Thu, 18 April 2024
The Daily Ittefaq

Is loneliness a threat to democracy?

Update : 18 Mar 2024, 19:23

Loneliness is often described as a silent pandemic in Germany. The latest figures from the Federal Statistical Office indicate that one in six people over the age of 10 often feel lonely — that's around 12.2 million people. 

Loneliness is defined by psychologists as a perceived discrepancy between desired and actual social relationships, and is different from social isolation. Statistics show that in Germany young people are the worst affected: A quarter of young adults between the ages of 18 and 29 say they often feel lonely.

Family Minister Lisa Paus of the Green Party has described loneliness as one of the most pressing issues of our time, not just because of the associated health risks — including a higher risk of heart disease, strokes, dementia and depression — but also because it weakens social cohesion. 

The study "Extrem Einsam" ("Extremely Lonely"), part of the Kollekt project funded by the Federal Family Affairs Ministry, suggests loneliness could also harbor a threat to democracy. Researchers found a link between loneliness and anti-democratic attitudes: An inclination toward populism, the belief in conspiracy theories, authoritarian attitudes and the approval of political rule-breaking and violence.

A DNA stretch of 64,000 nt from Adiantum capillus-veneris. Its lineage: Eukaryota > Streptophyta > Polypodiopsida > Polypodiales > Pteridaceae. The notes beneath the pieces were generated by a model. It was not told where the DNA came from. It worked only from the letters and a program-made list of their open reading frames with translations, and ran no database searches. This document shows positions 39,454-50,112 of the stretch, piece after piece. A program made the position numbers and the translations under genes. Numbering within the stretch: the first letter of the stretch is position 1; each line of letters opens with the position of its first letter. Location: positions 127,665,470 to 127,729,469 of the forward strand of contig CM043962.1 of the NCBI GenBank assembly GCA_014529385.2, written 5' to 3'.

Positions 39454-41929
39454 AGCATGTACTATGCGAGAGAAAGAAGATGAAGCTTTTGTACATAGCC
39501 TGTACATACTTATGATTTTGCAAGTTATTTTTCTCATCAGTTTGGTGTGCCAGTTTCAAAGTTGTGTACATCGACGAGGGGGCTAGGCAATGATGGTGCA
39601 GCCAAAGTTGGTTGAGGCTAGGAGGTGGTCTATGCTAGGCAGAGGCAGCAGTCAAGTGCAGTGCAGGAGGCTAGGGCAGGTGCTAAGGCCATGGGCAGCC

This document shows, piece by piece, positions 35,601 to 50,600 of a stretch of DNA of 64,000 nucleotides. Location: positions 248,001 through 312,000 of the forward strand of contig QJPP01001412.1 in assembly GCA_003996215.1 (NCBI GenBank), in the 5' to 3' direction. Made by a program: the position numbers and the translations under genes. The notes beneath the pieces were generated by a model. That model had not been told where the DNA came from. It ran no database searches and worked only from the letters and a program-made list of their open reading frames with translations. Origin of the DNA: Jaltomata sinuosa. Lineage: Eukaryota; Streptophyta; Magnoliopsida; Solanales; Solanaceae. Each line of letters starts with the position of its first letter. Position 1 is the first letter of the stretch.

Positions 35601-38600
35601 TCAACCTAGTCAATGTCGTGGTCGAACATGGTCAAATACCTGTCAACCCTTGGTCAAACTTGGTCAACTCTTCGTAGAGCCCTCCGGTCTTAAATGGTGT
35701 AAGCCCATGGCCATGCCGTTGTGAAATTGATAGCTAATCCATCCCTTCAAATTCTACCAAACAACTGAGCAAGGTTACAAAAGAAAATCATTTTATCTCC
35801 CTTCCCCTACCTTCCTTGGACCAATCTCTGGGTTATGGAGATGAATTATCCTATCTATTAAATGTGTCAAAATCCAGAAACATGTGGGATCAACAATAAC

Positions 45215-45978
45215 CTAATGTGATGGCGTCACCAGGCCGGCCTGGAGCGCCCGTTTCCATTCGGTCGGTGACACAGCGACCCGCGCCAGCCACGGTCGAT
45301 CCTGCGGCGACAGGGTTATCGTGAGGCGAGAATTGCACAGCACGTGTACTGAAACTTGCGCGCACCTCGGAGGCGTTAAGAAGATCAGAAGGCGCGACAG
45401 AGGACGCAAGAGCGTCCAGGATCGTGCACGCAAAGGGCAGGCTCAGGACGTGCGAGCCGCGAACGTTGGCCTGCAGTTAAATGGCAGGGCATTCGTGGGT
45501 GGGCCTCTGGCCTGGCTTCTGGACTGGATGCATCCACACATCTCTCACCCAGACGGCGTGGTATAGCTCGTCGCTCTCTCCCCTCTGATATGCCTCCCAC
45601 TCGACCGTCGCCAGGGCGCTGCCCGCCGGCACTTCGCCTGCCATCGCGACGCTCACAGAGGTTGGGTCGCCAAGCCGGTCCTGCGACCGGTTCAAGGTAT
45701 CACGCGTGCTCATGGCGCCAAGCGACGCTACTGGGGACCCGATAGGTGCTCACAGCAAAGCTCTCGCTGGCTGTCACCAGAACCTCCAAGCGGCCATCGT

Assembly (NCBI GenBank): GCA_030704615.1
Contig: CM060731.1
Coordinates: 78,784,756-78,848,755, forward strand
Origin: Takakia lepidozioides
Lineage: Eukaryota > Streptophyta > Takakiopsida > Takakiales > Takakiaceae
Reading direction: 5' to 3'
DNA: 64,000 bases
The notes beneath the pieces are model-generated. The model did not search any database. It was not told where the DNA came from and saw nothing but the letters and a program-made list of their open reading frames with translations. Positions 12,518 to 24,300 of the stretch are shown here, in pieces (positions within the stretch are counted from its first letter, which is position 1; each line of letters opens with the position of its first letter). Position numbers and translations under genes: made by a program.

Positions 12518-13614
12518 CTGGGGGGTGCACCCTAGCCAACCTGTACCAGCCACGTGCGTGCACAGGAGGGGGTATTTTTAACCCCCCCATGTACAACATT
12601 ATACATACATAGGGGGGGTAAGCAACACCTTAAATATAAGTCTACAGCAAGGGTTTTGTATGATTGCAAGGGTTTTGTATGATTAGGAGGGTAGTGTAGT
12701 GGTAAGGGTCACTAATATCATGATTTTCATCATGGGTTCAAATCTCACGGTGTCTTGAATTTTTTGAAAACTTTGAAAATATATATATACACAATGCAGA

"These aren't causal connections, but there is a correlation," said Claudia Neu, a sociologist and one of the authors of the study. People who experience loneliness over a long period of time begin to perceive the world more negatively, as being darker and more threatening — they trust other people less, but also their environment and democratic institutions.

That is a problem, according to Neu, because democracy thrives on participation, and support for democracy is dependent on how strongly a person feels connected to society as a whole.

"The longing for community is of course still very strong, it's simply deeply rooted in us that we probably can't survive well without others," she said. "Right-wing populist or right-wing extremist parties offer a sense of community and at the same time this narrative of fear: 'Come join us, then you'll be part of our community.'"

Loneliness just one of many risk factors
Twenty-five-year-old Gabriela Grobarcikova said she was 15 when she first felt lonely. "I felt distanced from other people, a feeling that there were a lot of people around me, but the sense of a real connection was missing," she told DW. 

Grobarcikova said she did not have a stable home life and found it difficult to maintain long-term friendships, but found a sense of connection through politics. She credits the center-left politics of her parents as one reason why she did not develop anti-democratic or extremist views.

"Loneliness is a state in which there's a strong, unfulfilled desire for community and I found that through political engagement and activism. Luckily I found that in local community-based, social-democratic political circles," said Grobarcikova, who now works with a nonprofit organization to promote democratic engagement in schools.